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Posted by on Thursday, 17 August 2017 in Cabaret, Edinburgh Festival Fringe

 

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Cannonballl

Cannonball starts well.

I’m impressed by the dialogue. I’m impressed by the actors. I’m impressed that it’s genuinely naturalistic and the media being projected is atmospheric and well coordinated.

Slowly, though, it unravels. Maybe I missed a thread somewhere, a vital piece of information that I needed to follow the plot. It started with two mates talking about girls, then one of them ends up with a girlfriend who becomes a wife and has a baby… and he slowly descends into a kind of depression, until the play peters out with us wondering whether he’ll take his own life or not.

By the end it’s feels terribly melodramatic without enough plot to carry the emotion. Which is a shame, given the promise the beginning held.

The quality of the performances don’t really decline, nor does the quality of dialogue, which is why I think it might be me who missed something. If you’re reading this, and you’ve seen it (as opposed to if you’re in it, or maybe even then!), let me know what you thought.

 
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Posted by on Thursday, 17 August 2017 in British Theatre, Edinburgh Festival Fringe, Theatre

 

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Wordplay

From the moment you walk in, Jess and Nick insist that you feel at home. Straddling the line between theatre and cabaret, this clever and well-written little piece explores the way we use words and how they can shape us and our interactions, so that welcome is highly strategic.

They insist it’s a play, but with a static set, audience engagement beginning before they kick off, and interjections on the way through, cabaret seems a more appropriate descriptor. The truth is it defies labels, but draws the audience into a conversation between two co-workers, chews up their sense of semantic signification, and spits it back at them unceremoniously.

Whether the use of audience involvement (yes they dragged me up the front) really works or not, I am unsure. On one hand, it stilts the third character: but at the same time, the irony of using someone unfamiliar with the material to deliver the most articulate assessment of the theme in a manner that is highly verbose and completely impenetrable, is a delicious irony. And I’m a big fan of irony.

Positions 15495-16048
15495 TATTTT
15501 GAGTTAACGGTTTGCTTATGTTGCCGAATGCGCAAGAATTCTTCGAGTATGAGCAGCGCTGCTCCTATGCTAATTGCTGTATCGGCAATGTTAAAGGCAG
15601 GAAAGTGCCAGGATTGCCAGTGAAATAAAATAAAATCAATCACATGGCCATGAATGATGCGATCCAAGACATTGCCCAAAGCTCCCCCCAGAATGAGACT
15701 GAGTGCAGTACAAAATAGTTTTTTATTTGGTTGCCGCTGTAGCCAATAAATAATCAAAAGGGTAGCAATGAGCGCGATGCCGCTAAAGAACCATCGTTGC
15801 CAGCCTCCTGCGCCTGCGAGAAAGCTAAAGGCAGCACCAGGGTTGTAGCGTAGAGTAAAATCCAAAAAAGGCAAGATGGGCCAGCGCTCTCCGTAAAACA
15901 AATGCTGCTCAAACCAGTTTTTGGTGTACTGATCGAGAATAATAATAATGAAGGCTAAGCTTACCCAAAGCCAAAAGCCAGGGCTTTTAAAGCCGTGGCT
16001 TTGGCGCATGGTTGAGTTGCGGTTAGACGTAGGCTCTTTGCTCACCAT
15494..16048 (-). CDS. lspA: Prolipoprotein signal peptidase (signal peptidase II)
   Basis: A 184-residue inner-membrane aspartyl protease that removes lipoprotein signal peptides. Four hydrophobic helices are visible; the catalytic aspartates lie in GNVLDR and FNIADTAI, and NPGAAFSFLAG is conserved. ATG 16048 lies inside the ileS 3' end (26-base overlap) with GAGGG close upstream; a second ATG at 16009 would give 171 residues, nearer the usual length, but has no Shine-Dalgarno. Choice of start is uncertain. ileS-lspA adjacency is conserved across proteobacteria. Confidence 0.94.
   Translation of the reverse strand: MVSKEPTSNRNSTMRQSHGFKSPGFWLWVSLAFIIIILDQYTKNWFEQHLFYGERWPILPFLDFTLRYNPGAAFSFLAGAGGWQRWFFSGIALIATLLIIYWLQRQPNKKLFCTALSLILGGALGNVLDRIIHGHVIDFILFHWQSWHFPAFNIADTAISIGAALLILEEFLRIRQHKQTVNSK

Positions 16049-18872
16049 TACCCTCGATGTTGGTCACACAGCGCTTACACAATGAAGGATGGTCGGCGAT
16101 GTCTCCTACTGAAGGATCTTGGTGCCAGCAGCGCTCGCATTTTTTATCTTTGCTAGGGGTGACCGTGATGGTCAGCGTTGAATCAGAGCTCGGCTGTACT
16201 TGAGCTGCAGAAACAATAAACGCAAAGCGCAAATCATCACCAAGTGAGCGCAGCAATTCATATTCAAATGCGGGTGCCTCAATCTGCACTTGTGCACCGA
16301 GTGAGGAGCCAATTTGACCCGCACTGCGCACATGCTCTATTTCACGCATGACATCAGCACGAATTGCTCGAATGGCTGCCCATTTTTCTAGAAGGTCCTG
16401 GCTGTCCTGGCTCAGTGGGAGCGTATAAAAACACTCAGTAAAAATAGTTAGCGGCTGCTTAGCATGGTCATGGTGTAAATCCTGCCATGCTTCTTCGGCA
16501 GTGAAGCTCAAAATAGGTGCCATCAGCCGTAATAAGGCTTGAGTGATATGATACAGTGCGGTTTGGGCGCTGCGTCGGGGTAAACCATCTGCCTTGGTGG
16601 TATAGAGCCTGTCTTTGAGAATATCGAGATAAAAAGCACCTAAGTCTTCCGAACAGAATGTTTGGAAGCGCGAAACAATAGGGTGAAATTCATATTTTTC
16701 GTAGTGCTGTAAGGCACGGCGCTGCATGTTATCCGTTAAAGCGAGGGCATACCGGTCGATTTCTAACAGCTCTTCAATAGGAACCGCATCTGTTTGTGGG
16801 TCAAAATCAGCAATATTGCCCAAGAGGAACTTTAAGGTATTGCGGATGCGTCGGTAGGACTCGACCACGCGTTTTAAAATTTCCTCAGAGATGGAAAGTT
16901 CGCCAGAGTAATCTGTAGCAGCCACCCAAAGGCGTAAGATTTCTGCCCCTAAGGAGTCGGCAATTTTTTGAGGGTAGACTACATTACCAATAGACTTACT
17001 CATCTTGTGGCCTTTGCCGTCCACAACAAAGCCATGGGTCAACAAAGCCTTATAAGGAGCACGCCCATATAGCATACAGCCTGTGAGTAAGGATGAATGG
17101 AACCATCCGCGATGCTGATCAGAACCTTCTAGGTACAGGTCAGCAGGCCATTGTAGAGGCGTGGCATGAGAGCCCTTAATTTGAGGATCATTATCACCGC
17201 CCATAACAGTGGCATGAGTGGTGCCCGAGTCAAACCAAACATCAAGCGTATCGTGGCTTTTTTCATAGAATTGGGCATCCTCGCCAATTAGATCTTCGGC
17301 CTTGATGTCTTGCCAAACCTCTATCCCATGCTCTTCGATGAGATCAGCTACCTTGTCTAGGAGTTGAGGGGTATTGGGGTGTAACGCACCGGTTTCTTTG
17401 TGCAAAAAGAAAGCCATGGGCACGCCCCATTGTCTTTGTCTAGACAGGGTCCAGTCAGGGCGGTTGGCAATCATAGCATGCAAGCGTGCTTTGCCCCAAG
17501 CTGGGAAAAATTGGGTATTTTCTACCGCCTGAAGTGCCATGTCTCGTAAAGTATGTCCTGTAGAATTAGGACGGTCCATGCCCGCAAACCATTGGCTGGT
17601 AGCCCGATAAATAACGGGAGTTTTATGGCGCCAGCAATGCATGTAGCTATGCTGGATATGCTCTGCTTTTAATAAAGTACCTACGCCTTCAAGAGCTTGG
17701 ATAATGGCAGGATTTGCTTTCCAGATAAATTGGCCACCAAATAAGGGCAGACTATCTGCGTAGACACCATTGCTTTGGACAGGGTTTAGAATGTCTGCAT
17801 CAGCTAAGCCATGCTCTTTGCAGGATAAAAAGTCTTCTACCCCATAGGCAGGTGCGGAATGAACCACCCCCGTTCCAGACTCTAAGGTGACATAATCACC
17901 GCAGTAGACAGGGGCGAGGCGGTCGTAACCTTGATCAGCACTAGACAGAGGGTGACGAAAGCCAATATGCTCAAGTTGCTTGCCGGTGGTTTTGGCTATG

If you happen to be fringeside, check them out.

 
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Posted by on Wednesday, 16 August 2017 in Edinburgh Festival Fringe, Theatre, Uncategorized

 

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Not About Heroes

My first show at this year’s Edinburgh Festival Fringe was this rather intense exploration of the relationship between Wilfred Owen and Siegfried Sassoon. And after flying from San Francisco to Edinburgh and coming directly to the theatre, it’s an achievement not to be understated, that the play held my attention throughout.

The simple set being used for this fringe run works brilliantly, and provides excellent scope for the two performers to establish varied locations and times. Daniel Llewellyn-Williams, playing Sassoon, builds a strong presence in the early stages of the play, and transitions well to the rather more fragile Sassoon who reminisces at the end of the war. Iestyn Arwel, playing Owen, marks an inverse transition. It would be easy to dismiss the strength of his performance in the early stages, but the character is brilliantly established.

This is a strong piece exploring the relationship between two historical figures who were passionate about showing the horror, and not the glory of war. It is especially pertinent in the world’s current state, though it could perhaps draw a slightly longer bow into the present to ensure it doesn’t merely register as a history play.

 
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Posted by on Tuesday, 15 August 2017 in Edinburgh Festival Fringe, Theatre